Welcome! No flames from us - we know it can be hard to jump in and we don't expect you to remember all of us right away. That is part of the reason we all have signatures - we have trouble keeping each other straight sometimes too! This is the most accepting, supportive, informative and loving group you could ever find. We ALL have been there done that in some way and we get it where most people just don't.

    As far as letting the kids see you argue, it depends on if it is a bad thing or a good thing. It is bad if you fight disrespectfully or about a child's behavior in front of the kids. Seeing you disagree and work out a compromise on other issues is how most kids will learn to handle problems with others, esp with their future partners/spouses.

    He is a very lucky kid to have you in his life - it is obvious that you truly love him.

    He really seems, from your description, to fit an Asperger's diagnosis. Now we are NOT professionals who can give the diagnosis, but he sure sounds a LOT like many aspie's I know. Look up the disorder on google and read about it - esp anything by Tony Attwood or Temple Grandin. They are incredible.

    Having you step in and stop physical violence against his mom is an awesome thing. My husband was not able to do that because he gets so angry if he thinks someone is going to hurt me that he was always terrified he would hurt my difficult child. So he kept the other kids away from us and I handled the rages. Good think that I am pretty bull-headed and hard to intimidate, but having you there as a steady influence who won't tolerate that is a great thing.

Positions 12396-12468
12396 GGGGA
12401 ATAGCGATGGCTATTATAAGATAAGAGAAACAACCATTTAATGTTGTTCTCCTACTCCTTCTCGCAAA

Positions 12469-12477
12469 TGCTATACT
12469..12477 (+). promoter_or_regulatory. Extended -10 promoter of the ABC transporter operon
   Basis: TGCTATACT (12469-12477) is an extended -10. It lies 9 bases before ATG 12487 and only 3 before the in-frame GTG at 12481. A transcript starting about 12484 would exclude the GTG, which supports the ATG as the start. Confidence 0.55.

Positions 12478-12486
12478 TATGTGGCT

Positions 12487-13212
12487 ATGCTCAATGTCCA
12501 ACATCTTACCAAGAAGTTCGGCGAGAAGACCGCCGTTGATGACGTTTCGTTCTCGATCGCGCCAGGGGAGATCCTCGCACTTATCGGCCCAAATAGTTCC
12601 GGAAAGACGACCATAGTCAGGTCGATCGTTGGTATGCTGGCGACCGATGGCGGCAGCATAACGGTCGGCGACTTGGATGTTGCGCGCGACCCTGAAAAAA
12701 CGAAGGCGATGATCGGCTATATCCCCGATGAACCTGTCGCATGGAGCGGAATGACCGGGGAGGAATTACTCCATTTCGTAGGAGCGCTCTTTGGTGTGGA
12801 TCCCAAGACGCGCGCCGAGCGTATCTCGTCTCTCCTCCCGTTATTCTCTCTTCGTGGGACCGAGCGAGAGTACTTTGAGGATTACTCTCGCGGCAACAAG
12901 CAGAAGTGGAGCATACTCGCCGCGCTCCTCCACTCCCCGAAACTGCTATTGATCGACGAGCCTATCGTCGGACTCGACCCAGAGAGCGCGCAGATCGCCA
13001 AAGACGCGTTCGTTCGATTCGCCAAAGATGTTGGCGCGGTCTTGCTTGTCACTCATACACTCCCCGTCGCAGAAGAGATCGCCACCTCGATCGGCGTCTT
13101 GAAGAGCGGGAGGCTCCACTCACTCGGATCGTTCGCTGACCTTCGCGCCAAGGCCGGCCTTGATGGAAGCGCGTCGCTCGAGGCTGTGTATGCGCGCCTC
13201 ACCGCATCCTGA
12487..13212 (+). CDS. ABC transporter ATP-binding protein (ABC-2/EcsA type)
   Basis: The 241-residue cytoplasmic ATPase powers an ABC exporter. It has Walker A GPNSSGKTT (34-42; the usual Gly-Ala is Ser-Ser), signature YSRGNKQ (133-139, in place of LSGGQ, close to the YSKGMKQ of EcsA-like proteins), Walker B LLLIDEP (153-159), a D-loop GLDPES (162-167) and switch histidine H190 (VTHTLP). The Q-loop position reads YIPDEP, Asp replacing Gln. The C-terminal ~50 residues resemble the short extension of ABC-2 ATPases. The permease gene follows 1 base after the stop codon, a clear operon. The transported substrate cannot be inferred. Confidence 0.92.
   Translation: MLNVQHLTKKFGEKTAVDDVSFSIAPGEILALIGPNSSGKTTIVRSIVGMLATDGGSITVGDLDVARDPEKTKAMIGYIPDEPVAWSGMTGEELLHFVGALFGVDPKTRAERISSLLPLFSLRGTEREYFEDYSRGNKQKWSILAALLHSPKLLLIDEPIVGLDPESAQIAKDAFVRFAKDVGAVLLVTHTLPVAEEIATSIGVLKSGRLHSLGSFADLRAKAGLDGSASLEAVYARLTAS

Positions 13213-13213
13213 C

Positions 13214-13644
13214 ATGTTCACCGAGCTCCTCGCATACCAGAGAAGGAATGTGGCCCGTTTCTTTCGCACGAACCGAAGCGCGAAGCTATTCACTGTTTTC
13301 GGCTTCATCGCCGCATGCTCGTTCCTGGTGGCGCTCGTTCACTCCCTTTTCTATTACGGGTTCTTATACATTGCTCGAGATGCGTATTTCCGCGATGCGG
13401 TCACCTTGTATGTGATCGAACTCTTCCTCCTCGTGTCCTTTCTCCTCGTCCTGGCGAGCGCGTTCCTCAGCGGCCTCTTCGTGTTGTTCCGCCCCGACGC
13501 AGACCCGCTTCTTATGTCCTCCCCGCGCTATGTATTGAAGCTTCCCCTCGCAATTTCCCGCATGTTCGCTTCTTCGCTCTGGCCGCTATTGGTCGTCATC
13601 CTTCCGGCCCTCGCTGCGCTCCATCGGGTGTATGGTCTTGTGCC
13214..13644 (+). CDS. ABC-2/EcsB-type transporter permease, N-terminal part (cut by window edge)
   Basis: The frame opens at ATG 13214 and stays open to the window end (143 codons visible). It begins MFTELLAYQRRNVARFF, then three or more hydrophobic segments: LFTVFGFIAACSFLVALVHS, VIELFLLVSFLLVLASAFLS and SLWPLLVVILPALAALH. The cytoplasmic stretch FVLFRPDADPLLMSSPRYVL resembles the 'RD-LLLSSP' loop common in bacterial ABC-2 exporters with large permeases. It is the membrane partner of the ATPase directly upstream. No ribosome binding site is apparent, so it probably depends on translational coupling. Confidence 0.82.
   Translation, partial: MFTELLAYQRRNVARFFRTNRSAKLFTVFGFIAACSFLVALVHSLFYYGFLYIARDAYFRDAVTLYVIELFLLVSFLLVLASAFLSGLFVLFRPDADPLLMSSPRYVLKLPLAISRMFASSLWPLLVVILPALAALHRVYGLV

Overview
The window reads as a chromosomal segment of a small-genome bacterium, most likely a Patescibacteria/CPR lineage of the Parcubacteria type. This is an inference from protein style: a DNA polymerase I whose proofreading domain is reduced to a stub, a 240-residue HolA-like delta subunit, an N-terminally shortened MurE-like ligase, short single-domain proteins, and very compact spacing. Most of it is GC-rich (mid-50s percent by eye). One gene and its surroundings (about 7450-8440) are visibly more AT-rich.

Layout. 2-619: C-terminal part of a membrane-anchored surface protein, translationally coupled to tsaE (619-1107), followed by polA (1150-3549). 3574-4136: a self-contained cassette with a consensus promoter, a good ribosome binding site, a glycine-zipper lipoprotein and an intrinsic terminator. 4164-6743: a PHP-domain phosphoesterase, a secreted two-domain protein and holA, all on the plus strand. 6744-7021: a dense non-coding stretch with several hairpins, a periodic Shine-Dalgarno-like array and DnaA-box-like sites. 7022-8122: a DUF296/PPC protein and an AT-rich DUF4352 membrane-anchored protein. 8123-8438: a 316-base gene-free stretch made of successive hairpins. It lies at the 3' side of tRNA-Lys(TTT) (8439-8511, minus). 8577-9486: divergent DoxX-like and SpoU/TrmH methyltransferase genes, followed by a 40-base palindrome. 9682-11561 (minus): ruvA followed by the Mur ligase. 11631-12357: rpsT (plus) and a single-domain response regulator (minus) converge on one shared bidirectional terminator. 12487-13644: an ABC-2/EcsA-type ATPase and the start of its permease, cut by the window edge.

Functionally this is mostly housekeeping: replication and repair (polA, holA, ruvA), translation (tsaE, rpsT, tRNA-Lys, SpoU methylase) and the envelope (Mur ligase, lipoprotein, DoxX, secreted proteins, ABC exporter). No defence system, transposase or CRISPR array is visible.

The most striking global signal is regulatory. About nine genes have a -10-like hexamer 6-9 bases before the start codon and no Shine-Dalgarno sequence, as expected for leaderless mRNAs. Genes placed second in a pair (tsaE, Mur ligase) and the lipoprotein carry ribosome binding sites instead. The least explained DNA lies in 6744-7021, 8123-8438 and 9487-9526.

Often when an aspie is violent it stems from huge frustration. They have a terribly hard time grasping social rules - and the ones they do grasp may only make sense to them.

    I also strongly recommend reading Parenting Your Child with Love and Logic - and any other books written by the same people. You can see all of their titles at . It is much more effective long term, in my opinion, than the 1-2-3 stuff or any of the other things except The explosive Child and What your Explosive Child is Trying to Tell You.

    Oh, the schools will NOT tell you this, but if they insist your child take medications or he cannot come to school then the school MUST pay for the medications. They CANNOT demand that you pay for the medications if they make it a condition of his education. I am sure some school officials don't know this, but it is NOT a state rule - it is federal.

  12. TeDo

    TeDo Guest